News+and+politics religion philosophy the cynic librarian: P(ro)ersecuting the Press

Monday, May 22, 2006

P(ro)ersecuting the Press

This weekend, US Attorney General Alberto Gonzalez said that journalists who leak sensitive government information--such as in the NYTimes story on NSA domestic spying--should be prosecuted for divulging important state secrets. This phenomenon of p(ro/er)secuting journalists must be seen from the larger perspective.

The manipulation of the press and news stories goes back to the 1920s, when Edward Bernays (Hitler's favorite adman) and Walter Lippmann were actively helping ogvernments formulate campaigns of misinformation. One of my favorite authors, John Dos Passos, fictionalized this process in his USA trilogy. So, what we see happening today has a long and unhallowed history. ...

What seems unique in today's news environment is the trashing of any pretension to presenting hard news. The presumption, I'd argue, in the past was that the news media had a duty to present information that the public could use to make informed decisions. Granted, the issues and information were often distorted and pre-selected, but the news media still gave out the impression that hard news mattered.

Today's media seem to have given up that pretension. The working assumption these days is manifest in the tabloid journalism that we find not only in newspapers but also on TV. Information as infotainment has captured the media boardrooms and their cohort of lower level editors. The ostensible reason for this is that this tabloid trash is what the public wants.

Of course, we could all week debating the issue whether the news gives the public what they want or create that need. From the writings of Bernays and Lippmann and others, the suspicion tend toward the latter, ie, the media create the need as an adjunct to capitalist interests.

It has been suggested by some that the political spin-meisters and public relations professionals are as much caught up in a system that they neither control nor have much influence over. That is, the underlying socio-economic factors are such that the media technorati simply respond to trends and currents as best they can. This possibility, Alastair Hannay writes, is truly sinister.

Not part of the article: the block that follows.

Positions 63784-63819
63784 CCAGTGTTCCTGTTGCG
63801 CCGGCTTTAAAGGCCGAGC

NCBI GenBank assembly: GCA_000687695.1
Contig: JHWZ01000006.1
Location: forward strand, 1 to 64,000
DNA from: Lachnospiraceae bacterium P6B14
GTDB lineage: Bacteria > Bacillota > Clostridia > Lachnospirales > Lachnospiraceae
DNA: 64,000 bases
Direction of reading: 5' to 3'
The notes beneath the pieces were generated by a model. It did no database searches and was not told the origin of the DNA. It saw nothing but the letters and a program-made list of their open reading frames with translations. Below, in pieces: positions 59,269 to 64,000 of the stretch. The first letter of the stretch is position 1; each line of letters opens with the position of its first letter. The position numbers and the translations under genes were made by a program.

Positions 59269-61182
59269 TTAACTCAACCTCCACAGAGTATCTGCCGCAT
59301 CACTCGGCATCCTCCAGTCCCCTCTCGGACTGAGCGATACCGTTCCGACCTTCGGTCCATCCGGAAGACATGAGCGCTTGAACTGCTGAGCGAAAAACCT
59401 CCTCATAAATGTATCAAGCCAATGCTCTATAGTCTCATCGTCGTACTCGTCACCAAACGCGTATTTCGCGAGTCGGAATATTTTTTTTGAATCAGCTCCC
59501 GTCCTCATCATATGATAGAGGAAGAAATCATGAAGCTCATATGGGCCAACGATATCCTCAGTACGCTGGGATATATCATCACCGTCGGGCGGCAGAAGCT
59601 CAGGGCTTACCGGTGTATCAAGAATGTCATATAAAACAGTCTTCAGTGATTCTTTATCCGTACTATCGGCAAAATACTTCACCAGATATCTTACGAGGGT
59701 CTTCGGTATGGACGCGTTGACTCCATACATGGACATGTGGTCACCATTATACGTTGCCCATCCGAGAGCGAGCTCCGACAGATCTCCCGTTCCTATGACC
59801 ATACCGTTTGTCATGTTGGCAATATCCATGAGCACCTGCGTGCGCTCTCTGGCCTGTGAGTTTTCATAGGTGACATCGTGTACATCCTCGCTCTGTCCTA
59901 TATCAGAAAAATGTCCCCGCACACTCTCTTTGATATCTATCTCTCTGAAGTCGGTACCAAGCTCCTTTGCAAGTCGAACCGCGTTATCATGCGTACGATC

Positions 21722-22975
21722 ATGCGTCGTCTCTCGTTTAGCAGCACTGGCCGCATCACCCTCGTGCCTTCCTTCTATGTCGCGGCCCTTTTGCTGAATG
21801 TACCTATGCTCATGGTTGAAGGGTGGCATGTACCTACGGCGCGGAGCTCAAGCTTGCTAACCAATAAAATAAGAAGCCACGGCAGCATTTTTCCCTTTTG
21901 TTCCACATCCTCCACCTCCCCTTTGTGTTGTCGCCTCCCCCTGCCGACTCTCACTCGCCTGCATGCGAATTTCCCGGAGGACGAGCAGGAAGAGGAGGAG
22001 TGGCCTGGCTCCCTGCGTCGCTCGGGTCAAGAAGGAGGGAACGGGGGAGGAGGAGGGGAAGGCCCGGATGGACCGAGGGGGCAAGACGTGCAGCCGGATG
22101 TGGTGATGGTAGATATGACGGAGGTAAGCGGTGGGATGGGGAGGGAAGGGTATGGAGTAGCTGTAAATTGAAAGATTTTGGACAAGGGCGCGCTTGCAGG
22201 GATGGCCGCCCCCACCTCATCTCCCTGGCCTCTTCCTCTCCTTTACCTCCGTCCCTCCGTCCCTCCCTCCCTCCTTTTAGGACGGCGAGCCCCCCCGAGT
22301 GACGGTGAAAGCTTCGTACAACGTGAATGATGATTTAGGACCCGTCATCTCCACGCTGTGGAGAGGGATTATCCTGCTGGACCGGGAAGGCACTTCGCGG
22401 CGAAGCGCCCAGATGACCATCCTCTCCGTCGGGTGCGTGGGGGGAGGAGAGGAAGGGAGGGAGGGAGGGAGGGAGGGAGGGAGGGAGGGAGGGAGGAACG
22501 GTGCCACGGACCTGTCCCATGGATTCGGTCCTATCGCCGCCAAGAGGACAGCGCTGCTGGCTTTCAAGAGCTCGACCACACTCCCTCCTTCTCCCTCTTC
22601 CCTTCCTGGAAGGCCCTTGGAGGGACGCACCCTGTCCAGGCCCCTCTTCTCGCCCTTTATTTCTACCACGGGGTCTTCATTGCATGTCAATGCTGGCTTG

If Hannay is right, then the modern political context is much more chaotic and prone to disorder than is commonly believed. It shows that the media specialists and politicos are as much outsiders as anyone else. Who is running the show, then, would seem to be those who control the economics, who themselves have merely greater and greater accrual of capital as their number one priority.

Hannay suggests that what's required is for people to gain an outsider's outsider vantage point in respect to the socio-political context. The journalists are key to this vantage point. For without them, citizens in a democratic republic will never be able to gain insight into the atrocious machinations at work in undermining the democratic ethos.

Calling on the spirit of Voltaire, whose journalistic work in the torture and imprisonment of an innocent man set the model for later generations of journalists, Hannay suggests that they must be allowed to fulfill their function as the outsider's outsider.

Therefore, any attempt to p(ro)ersecute the truth-tellers is indeed a sinister development. When the political machinery is marshaled to silence its only critics, there's much more at stake than a journalist's reputation or well-being. Yes, as Glenn notes, the implications for the democratic form of government many cherish is threatened. But--and perhaps more importantly--is the very ethical processes that are required to form individual citizens whose responsibilities include more than simply gratifying consumer appetites.

This true because a country is only as ethically strong as is its instruments for conveying and distributing the truth. Individuals nurtured on and catered to infotainment will lose the ability to ascertain and deliberate about moral and ethical issues. They will not have the ethical character to do so.

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